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Retired North Carolina Police Chief Detained at JFK Airport

Linked by Paul Ciano on March 20, 2017


The stories of travelers being held up by customs officers when arriving in the United States keep coming, and now include someone with decades of experience as a law enforcement officer. Hassan Aden, who was the police chief in Greenville, North Carolina, for two years, says he was held at New York’s John F. Kennedy International Airport for an hour and a half earlier this week.

From the Washington Post:

Hassan Aden, 52, of Alexandria spent 26 years with the Alexandria Police Department before leaving in 2012 to become chief of police in Greenville, N.C. He retired from the 250-person force in 2015.

Aden says he was returning from Paris on March 13, where he had been celebrating his mother’s 80th birthday.

Chuck Wexler, executive director of the Police Executive Research Forum, a Washington-based independent police think tank that focuses on public policy issues, said Aden — who is a member of the organization — was treated unfairly.

“I know Hassan. When he was a police chief and also when he was deputy chief in Alexandria. . . . What I read was, he wasn’t questioning them stopping him and asking him questions. What he questioned was why it took an hour and a half to resolve the situation,” Wexler said.

Aden said that he is a frequent traveler and that when his wife worried that something like this might happen in advance of his trip, he shrugged it off, thinking “no way.”

Aden, who uses TSA PreCheck, sailed through security and made his afternoon flight to the District, he said. As the ordeal unfolded, Aden said, “I wondered about others. What happens to people when they don’t know any better?”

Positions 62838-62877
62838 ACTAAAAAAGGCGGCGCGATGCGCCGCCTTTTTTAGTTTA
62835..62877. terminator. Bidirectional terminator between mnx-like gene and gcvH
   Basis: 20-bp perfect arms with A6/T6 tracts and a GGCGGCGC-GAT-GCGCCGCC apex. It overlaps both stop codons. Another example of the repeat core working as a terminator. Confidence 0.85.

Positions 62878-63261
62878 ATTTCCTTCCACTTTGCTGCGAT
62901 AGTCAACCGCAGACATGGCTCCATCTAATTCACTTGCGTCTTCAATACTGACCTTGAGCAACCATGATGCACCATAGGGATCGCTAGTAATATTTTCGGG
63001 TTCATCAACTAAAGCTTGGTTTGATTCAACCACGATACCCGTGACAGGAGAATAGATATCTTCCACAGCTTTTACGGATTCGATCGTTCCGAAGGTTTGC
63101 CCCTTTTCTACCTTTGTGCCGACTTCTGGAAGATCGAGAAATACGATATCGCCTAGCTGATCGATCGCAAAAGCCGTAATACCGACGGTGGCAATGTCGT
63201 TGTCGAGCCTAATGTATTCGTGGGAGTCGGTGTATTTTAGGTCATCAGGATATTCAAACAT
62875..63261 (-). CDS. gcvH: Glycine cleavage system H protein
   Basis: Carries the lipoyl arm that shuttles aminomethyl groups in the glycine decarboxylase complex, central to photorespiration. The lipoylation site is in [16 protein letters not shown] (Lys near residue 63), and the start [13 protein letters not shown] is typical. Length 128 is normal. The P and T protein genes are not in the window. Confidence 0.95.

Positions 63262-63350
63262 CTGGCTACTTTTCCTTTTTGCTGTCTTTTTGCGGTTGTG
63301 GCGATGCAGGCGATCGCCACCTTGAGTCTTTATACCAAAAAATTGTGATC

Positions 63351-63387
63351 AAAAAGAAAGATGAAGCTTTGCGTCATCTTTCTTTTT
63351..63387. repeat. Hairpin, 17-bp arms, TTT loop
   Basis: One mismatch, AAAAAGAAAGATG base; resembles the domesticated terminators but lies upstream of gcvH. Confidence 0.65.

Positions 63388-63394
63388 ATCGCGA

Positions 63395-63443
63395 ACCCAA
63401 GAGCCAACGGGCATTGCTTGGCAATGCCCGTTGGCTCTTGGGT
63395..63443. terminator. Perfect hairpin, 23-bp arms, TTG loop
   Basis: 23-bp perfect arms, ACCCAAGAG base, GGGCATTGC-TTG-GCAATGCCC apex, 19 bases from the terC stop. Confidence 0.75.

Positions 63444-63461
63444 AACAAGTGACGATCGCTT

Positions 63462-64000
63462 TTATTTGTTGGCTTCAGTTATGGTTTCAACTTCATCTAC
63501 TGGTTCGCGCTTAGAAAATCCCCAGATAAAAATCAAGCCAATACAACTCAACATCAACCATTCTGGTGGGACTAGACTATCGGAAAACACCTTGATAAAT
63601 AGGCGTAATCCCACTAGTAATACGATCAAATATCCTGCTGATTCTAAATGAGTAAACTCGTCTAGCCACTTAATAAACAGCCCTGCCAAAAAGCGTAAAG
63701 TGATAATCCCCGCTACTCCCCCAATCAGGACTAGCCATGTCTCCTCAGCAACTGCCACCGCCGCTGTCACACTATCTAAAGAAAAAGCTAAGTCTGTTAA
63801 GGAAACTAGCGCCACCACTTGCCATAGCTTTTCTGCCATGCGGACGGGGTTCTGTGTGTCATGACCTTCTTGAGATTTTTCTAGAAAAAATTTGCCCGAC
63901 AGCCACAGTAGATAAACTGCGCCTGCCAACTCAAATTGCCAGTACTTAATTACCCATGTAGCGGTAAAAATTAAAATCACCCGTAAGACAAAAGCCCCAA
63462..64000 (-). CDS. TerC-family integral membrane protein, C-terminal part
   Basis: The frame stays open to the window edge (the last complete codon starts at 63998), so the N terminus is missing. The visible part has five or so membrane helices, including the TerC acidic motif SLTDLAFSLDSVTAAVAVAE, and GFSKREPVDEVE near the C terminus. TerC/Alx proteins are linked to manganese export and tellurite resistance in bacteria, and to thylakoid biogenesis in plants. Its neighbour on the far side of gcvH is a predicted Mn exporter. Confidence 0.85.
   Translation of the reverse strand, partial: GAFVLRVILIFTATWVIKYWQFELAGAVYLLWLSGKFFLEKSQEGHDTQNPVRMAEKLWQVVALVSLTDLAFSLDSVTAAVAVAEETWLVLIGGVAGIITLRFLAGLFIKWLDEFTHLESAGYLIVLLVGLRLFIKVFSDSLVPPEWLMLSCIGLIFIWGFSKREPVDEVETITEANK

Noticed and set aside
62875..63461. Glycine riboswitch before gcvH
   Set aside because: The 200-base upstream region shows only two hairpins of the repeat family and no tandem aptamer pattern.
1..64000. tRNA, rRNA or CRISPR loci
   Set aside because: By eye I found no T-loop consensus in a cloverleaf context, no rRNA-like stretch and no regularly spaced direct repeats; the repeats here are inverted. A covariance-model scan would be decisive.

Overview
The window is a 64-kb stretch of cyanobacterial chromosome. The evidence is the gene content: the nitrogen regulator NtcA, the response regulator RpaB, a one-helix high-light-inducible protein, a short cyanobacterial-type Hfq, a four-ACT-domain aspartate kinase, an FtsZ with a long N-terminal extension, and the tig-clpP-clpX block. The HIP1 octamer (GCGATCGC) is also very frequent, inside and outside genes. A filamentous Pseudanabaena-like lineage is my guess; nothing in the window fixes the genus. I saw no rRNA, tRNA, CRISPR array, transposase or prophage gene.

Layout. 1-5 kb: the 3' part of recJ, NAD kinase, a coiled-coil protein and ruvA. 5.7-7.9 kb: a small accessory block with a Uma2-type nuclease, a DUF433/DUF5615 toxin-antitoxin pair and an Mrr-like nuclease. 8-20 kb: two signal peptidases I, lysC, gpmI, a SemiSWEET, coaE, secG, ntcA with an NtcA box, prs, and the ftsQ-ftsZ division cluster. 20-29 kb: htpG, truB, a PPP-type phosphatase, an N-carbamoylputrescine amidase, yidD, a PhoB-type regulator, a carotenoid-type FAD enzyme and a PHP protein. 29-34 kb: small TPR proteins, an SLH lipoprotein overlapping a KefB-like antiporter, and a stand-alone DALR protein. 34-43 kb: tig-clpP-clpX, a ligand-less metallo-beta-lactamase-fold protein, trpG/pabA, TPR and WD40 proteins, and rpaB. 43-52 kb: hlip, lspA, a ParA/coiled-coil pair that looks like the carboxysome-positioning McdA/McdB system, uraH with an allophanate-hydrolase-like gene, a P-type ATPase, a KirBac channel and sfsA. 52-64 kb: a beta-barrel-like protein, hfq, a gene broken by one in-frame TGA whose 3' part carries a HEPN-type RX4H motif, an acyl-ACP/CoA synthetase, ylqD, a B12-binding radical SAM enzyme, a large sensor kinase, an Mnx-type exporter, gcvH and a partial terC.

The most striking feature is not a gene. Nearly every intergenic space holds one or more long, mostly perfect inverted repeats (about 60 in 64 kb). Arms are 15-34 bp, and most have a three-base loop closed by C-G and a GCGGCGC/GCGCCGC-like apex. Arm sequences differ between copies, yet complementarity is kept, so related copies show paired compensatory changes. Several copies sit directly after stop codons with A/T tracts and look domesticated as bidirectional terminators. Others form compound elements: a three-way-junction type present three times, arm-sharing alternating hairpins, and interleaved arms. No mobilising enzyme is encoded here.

“I’m sure it’s terrorizing a lot of people and not making us any safer.”

Wexler, too, raised concerns about the treatment of everyday citizens. “It really doesn’t matter whether Hassan was a police officer or former deputy chief,” Wexler. “What matters is that he should have been treated with respect.”

And from Mr. Aden himself:

I spent nearly 30 years serving the public in law enforcement. Since I retired as the Chief of Police in Greenville, NC, I founded a successful consulting firm that is involved in virtually every aspect of police and criminal justice reform. I interface with high level U.S. Department of Justice and Federal Court officials almost daily. Prior to this administration, I frequently attended meetings at the White House and advised on national police policy reforms-all that to say that If this can happen to me, it can happen to anyone with attributes that can be “profiled”. No one is safe from this type of unlawful government intrusion.

As I left the CBP makeshift detention center, I had to go back through security to catch my next flight back to DC, ironically, due to my weekly air travel, I have TSA Pre-check and was whisked through security without a hitch and made my flight by minutes.

This experience has left me feeling vulnerable and unsure of the future of a country that was once great and that I proudly called my own. This experience makes me question if this is indeed home. My freedoms were restricted, and I cannot be sure it won’t happen again, and that it won’t happen to my family, my children, the next time we travel abroad. This country now feels cold, unwelcoming, and in the beginning stages of a country that is isolating itself from the rest of the world - and its own people - in an unprecedented fashion. High levels of hate and injustice have been felt in vulnerable communities for decades-it is now hitting the rest of America.

I have contacted my US senators, and my contacts at the NYT and other media sources to continue to tell the story of what is happening in the United States of America.

Paul Ciano

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